Written for Property Poser

A resident of a sectional title complex, who was fined for non-payment of a special levy, has approached our Property Poser panel for some expert guidance.

In June last year, says the reader, all residents were informed of the introduction of the levy, which would be “payable over the next six months”. She also reports that the managing agent confirmed the full payment would be due by December 10.

It was the reader’s understanding that the levy could be paid in varying instalments or, as she puts it, “as long as the whole amount was paid by the due date”.

She therefore paid one-sixth during the first month and skipped the following two instalments, thinking she could pay the balance whenever it suited her.

A fine was imposed, however, for each month she did not pay one-sixth of the levy. Once the reader realised this, she paid the full outstanding amount – including the fine – before the deadline.

Despite this, the trustees refused to refund the fine portion. She now asks whether their conduct in imposing a fine was reasonable.

“As mentioned in previous articles, the authority to impose a special levy lies with the trustees,” says Charlotte Vermaak from Chas Everitt in Port Elizabeth.

The management rules prescribed under the regulations to the Sectional Titles Act give trustees the power to raise special levies from time to time, says Vermaak – provided that two requirements are met.

“Firstly, the expense for which the special levy is raised must be necessary and, secondly, the expense should not be part of the budget approved by the owners at the last annual general meeting.”

Vermaak says the trustees also have the power to decide whether the special levy will be payable as a lump sum or via an instalment plan.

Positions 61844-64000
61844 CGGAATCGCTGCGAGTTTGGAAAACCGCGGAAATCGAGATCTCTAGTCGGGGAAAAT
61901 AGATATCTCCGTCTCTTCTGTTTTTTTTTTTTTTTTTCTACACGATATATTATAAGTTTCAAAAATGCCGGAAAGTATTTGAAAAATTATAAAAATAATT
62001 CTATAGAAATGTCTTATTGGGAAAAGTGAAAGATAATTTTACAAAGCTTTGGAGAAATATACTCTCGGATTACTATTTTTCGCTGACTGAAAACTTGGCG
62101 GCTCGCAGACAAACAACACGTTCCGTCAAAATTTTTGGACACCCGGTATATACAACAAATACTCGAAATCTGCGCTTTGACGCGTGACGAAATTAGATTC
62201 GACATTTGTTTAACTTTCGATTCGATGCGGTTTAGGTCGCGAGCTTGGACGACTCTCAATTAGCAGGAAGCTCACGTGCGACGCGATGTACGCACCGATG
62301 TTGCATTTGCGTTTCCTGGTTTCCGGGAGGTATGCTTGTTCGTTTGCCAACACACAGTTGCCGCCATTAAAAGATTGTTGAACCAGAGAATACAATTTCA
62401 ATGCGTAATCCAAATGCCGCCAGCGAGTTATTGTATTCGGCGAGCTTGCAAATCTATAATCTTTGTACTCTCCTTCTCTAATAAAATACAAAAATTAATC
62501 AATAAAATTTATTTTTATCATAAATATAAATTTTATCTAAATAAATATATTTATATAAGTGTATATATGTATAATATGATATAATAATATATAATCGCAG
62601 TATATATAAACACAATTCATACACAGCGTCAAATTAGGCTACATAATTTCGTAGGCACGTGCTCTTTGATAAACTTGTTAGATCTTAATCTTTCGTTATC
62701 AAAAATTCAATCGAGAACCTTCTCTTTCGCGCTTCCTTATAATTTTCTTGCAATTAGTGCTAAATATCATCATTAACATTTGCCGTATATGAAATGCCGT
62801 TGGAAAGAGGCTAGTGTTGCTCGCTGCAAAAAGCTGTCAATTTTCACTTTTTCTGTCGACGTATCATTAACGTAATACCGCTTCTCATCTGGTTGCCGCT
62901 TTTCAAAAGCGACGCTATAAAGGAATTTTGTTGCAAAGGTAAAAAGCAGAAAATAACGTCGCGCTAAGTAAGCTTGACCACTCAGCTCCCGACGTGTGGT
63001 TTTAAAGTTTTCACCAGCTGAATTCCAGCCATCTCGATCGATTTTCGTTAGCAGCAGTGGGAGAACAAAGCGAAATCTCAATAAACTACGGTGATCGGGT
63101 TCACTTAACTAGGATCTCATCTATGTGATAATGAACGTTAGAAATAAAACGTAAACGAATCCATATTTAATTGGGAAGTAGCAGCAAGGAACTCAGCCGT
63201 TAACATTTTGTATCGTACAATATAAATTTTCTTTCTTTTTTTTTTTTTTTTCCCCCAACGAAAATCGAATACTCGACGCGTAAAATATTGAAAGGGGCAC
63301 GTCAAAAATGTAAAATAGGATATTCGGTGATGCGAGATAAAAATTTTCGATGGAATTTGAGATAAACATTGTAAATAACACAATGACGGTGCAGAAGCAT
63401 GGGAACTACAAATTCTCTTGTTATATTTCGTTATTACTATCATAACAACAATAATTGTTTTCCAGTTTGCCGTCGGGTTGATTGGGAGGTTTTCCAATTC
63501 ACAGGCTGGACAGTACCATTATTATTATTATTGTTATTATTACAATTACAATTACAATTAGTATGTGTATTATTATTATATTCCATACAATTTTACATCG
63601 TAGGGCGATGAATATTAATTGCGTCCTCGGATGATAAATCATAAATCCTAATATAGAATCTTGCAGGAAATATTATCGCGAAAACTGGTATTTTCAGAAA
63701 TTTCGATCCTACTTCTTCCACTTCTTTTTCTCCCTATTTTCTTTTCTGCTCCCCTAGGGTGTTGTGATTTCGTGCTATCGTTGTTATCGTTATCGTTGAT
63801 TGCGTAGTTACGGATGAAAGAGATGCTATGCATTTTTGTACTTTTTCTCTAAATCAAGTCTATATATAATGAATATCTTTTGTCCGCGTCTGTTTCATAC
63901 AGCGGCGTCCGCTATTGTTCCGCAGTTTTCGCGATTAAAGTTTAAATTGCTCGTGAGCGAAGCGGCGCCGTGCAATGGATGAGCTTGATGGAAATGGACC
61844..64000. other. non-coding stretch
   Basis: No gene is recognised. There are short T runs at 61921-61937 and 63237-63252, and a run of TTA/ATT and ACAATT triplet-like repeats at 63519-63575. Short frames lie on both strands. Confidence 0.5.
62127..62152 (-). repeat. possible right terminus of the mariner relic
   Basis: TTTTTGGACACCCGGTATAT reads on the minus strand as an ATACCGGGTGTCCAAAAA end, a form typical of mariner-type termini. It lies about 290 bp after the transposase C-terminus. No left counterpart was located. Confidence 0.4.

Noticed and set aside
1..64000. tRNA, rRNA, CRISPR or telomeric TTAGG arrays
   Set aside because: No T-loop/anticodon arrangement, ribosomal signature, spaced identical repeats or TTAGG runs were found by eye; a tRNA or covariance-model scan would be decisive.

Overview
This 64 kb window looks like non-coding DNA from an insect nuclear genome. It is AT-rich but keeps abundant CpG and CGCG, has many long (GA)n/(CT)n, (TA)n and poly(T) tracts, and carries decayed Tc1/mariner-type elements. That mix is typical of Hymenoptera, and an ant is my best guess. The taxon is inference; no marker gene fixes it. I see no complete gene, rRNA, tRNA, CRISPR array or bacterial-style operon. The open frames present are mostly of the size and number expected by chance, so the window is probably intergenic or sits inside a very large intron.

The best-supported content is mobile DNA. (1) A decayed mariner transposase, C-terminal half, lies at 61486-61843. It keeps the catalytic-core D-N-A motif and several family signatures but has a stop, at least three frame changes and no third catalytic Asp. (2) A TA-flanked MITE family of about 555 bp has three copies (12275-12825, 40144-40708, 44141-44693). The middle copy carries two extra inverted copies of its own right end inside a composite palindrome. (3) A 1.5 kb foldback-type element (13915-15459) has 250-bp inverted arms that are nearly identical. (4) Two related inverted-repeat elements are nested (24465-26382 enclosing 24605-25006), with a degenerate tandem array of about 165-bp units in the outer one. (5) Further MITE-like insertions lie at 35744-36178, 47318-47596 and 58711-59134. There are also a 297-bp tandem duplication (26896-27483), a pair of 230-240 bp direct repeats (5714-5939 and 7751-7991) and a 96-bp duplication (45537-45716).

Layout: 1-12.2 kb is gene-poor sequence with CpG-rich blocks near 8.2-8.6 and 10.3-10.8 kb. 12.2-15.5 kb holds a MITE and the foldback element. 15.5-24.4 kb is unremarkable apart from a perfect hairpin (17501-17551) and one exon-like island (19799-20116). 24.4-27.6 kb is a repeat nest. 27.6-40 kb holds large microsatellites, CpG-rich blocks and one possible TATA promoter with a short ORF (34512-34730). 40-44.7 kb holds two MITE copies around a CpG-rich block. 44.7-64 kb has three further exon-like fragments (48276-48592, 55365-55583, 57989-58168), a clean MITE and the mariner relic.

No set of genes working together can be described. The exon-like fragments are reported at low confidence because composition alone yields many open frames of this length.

“There may have been some confusion around the manner in which the terms of payment were communicated,” says Vermaak. “This could have led the reader to misunderstand what was expected.”

According to Charl Crous from Du Toit Strömbeck Attorneys in PE, the management rules state that, if a dispute arises, the aggrieved party must notify the other party in writing and copies of such notification should be served on the trustees and managing agents, if any.

Should the dispute or complaint not be resolved within 14 days of giving notice, says Crous, either party may demand that the matter be referred to arbitration.

“There is clearly a dispute as to the interpretation of the manner of payment of the special levy,” says Crous. “Our reader has taken a conservative yet sensible approach in paying the levy together with the fine.”

Crous says the refund of the fine turns on the interpretation of the manner of payment. “It thus makes sense to follow the dispute resolution mechanism provided in determining this dispute.”

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